I've been checking several Italian books of logic and math to find some expression equivalent to "range over" as in the following mathematical expression:

Let x, y, and z be variables that range over the natural numbers.

I haven't found an equivalent expression so far, but this is the best I could come up with:

Siano x, y e z variabili che vanno sui numeri naturali.

Siano x, y e z variabili che spaziano tra i numeri naturali.

What would be a better equivalent for this?

  • 3
    ... appartenenti all'insieme dei numeri naturali (books.google.es/…)? Ma forse si potrebbe riscrivere la frase in modo più semplice, qualcosa come "Siano le variabili x, y e z numeri naturali" (non sono per niente sicura che questa frase suoni bene alle orecchie di un italiano; infatti, neanche a me suona del tutto bene).
    – Charo
    Dec 11, 2021 at 10:30
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    Attenzione @GiuseppeRomanazzi, i naturali non sono un corpo, non sono neppure un anello, quindi non si può usare il termine "campo" in questo contesto (che, peraltro, è un sostantivo e no un verbo come "range over").
    – Charo
    Dec 11, 2021 at 13:03
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    I'd say neither proposal is common usage. Possibly “Siano x, y, z variabili che denotano numeri naturali” is better; perhaps also ”Siano x, y, z variabili nei numeri naturali”.
    – egreg
    Dec 11, 2021 at 14:53
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    Sì, @GiuseppeRomanazzi, i reali e anche i complessi sono un "campo", cioè, un "corpo commutativo", ma i naturali non lo sono.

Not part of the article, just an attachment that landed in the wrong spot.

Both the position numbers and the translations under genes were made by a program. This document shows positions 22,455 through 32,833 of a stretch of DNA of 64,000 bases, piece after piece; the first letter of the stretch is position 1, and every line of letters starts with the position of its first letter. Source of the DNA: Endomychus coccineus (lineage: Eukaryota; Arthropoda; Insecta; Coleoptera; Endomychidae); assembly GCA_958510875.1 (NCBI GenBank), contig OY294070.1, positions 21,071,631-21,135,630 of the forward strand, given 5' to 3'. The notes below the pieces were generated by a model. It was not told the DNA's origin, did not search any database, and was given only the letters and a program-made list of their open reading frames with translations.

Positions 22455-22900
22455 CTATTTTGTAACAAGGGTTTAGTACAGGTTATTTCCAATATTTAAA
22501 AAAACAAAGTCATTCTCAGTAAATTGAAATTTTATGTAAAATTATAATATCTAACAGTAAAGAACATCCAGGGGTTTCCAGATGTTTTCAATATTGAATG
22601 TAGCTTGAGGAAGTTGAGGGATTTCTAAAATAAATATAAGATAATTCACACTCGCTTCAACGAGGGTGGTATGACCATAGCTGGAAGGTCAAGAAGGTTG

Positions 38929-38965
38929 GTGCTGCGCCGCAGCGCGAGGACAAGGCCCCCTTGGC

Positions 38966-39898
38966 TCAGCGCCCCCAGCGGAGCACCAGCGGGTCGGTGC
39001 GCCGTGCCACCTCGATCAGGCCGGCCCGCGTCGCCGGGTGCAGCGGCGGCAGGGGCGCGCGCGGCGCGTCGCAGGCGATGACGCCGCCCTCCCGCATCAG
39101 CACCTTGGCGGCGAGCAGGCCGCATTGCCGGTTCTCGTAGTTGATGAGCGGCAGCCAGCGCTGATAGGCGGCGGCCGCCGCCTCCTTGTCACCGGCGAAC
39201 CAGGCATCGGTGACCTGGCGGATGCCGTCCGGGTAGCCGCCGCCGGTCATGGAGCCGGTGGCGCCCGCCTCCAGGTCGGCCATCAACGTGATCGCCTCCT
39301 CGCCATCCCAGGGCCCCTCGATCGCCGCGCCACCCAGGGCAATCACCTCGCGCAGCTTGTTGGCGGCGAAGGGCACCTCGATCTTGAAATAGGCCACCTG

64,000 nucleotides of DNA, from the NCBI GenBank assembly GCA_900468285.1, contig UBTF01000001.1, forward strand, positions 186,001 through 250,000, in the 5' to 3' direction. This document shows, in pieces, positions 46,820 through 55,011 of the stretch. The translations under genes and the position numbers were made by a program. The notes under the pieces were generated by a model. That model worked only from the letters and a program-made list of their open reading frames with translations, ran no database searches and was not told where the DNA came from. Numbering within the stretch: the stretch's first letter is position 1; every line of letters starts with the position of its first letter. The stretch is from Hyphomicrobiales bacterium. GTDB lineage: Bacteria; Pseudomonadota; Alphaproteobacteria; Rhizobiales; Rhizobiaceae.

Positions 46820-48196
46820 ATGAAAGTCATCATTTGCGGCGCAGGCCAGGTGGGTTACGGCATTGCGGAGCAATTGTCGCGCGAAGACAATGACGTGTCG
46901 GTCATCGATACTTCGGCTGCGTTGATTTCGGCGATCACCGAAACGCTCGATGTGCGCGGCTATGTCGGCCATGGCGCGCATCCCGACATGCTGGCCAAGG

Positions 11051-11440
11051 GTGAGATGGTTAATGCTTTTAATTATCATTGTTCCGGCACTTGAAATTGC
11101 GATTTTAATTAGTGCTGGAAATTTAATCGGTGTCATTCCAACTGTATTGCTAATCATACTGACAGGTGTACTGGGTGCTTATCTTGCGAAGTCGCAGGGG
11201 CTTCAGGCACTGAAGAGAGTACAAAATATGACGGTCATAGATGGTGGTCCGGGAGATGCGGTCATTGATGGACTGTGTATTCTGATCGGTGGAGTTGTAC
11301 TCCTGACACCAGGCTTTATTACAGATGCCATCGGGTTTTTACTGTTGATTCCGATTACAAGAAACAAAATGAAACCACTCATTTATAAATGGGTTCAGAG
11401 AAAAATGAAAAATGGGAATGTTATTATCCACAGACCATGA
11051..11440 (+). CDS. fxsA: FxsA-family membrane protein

– Charo
    Dec 11, 2021 at 17:43
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    I'd also say something like “Siano x, y e z variabili che variano sui/nei numeri naturali”, which is not too elegant due to the repetition variabile/variare but expresses better the “range over” idea, rather than just x, y e z being elements of N.
    – DaG
    Dec 11, 2021 at 18:03

1 Answer 1


Appartengono is the equivalent. Range over means that they are inside the specified range and we use 'appartenere' when we refer to something included inside a set of elements (in math). Anyways, it's more likely that you'll find something like that in an Italian book:

Siano x, y, z numeri naturali.

Rarely you'll find something like:

Siano x, y, z appartenenti all'insieme dei numeri naturali.

Unless you are in a section that's talking about set theory

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    Sorry, but I fully disagree: the question is about logic, where variables belong to nothing at all.
    – egreg
    Dec 16, 2021 at 7:21
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    @egreg Are you sure the question really belongs strictly only to logic? It is tagged mathematics and states just that OP is actually looking in "several Italian books of logic and mathematics" for the equivalent of... I'm afraid it might depend on the context. Maybe it is the case to ask the OP for some more explanation. (Just by reading - as it is - the question I would also have said variabili che appartengono ai numeri naturali... Since you obviously see more, when you can find some time could you explain it better?)
    – Hastur
    Dec 16, 2021 at 7:58
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    I was thinking the same Dec 16, 2021 at 8:08
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    The problem I find in this proposal is that you are not saying that x, y and z are variables that take values over N.
    – Charo
    Dec 16, 2021 at 13:34
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    @LorenzoMartini The word “logic” appears in the initial paragraph of the question. In mathematical logic the word “variable” has a very specific technical meaning and you can't generally omit it, because the distinction between “variable” and “term” is fundamental.
    – egreg
    Dec 16, 2021 at 16:27

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